England, Europe, Travel

Stonehenge – A Day Trip From London (Part 3)

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There is a definitely a love/hate relationship when it comes to Stonehenge. For some, it is merely a pile of rocks in a field. For others, it is an engineering and historic marvel shrouded in mystery. I find myself somewhere in the middle.

Getting To Stonehenge

If Stonehenge is the only location on your itinerary for the day, getting there from London is a little tricky. Stonehenge is literally in the middle of nowhere with Salisbury being the closet city (8 miles). I would personally recommend a rental car but if that’s not an option you can take a train to Salisbury and a bus from there.

The difficulty of getting to Stonehenge is another reason why I opted for the three part day tour. The tour bus takes you directly there and you don’t feel as if you’ve wasted an entire day driving out there and back.

Stonehenge, A History

Much of Stonehenge remains a mystery. The first structure, made primarily of wood, is thought to be about 7000 years old (5000 B.C.). Archaeologists have dated the current stone structure anywhere from 3000 to 2000 B.C. The huge time frame confirms just how little we actually know.

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Many theories exist as to how and why Stonehenge was built. The most popular being that it is a Temple to honor a sun god, given its precise alignment with the summer and winter equinoxes. In fact, the measurements are so precise for these two particular dates, scientists and archaeologists aren’t quite sure how it was accomplished.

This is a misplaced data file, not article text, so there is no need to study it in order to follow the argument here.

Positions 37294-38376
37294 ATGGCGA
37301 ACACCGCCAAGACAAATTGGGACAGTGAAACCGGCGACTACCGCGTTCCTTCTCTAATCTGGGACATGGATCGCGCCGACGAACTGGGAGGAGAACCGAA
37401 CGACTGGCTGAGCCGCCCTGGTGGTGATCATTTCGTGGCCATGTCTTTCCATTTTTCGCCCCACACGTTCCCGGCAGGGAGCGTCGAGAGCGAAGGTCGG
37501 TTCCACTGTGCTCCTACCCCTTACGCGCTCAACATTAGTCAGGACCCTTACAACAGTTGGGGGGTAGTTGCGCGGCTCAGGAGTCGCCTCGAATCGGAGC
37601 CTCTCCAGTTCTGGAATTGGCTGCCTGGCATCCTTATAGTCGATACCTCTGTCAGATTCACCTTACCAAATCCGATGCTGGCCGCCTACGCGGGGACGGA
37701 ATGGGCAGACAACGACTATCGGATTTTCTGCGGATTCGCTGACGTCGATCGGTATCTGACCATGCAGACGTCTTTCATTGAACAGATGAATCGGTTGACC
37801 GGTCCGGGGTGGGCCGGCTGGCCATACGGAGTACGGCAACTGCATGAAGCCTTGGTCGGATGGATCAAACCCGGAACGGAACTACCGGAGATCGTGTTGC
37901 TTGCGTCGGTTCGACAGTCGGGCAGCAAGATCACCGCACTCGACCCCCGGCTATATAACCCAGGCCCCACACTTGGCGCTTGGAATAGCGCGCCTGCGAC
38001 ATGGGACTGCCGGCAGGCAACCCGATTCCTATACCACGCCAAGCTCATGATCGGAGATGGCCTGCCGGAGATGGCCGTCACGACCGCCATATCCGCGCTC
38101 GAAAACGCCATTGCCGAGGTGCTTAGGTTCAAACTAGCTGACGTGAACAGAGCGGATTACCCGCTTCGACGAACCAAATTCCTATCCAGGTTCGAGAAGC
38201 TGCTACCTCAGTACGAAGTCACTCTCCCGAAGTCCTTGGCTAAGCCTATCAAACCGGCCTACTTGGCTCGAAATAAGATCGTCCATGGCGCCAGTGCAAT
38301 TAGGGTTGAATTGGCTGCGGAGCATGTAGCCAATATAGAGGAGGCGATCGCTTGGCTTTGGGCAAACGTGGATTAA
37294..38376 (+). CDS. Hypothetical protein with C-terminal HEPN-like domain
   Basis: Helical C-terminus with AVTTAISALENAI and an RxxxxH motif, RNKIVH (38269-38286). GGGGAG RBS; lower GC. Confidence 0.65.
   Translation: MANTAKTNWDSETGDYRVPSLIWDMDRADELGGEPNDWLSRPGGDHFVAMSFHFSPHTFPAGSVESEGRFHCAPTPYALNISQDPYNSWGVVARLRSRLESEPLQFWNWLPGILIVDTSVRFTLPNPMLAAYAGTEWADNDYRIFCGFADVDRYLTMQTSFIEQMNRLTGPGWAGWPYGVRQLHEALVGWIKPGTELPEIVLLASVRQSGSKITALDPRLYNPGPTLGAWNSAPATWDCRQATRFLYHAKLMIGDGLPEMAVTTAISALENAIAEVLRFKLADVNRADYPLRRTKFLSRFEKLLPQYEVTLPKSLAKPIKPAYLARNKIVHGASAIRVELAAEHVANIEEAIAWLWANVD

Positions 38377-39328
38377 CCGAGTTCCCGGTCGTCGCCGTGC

There have been many burial sites found nearby as well as other smaller monuments.

To build Stonehenge, the workers had to drag the larger stones (25 tons) some 20 miles over the countryside using logs as rollers and ropes as pulleys.

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The smaller stones (2-5 tons) were believed to be transported from Wales, some 150 miles away. It is believed that the ancient builders used a combination of land and sea to transport the stones. However the mode of transportation, it is quite evident that this monument meant quite a lot to these people to go through such trouble to make it.

Once the stones were on location, they were carved and shaped using stone tools. This would’ve been very labor and time intensive to make sure each stone was uniform and aligned correctly. From there, the stones were positioned upright by digging holes and pulling the stones into them. Then a pulley system was used to pull them upright and the holes filled in around them.

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After all the larger stones were upright the smaller stones were positioned on top. When completed, the structure would have formed a perfect circle with an altar in the middle.

In Conclusion

As previously stated, reactions to Stonehenge will be mixed. I’m glad I went and saw Stonehenge and the history is very intriguing but, in my opinion, this does not constitute a full day trip to go see. If visiting from London, combine Stonehenge with other sites such as the Roman Baths or Windsor Castle or both.

With that said, Stonehenge is an engineering marvel from long ago and the mysteries as to how and why this structure was built might very well remain lost in time.

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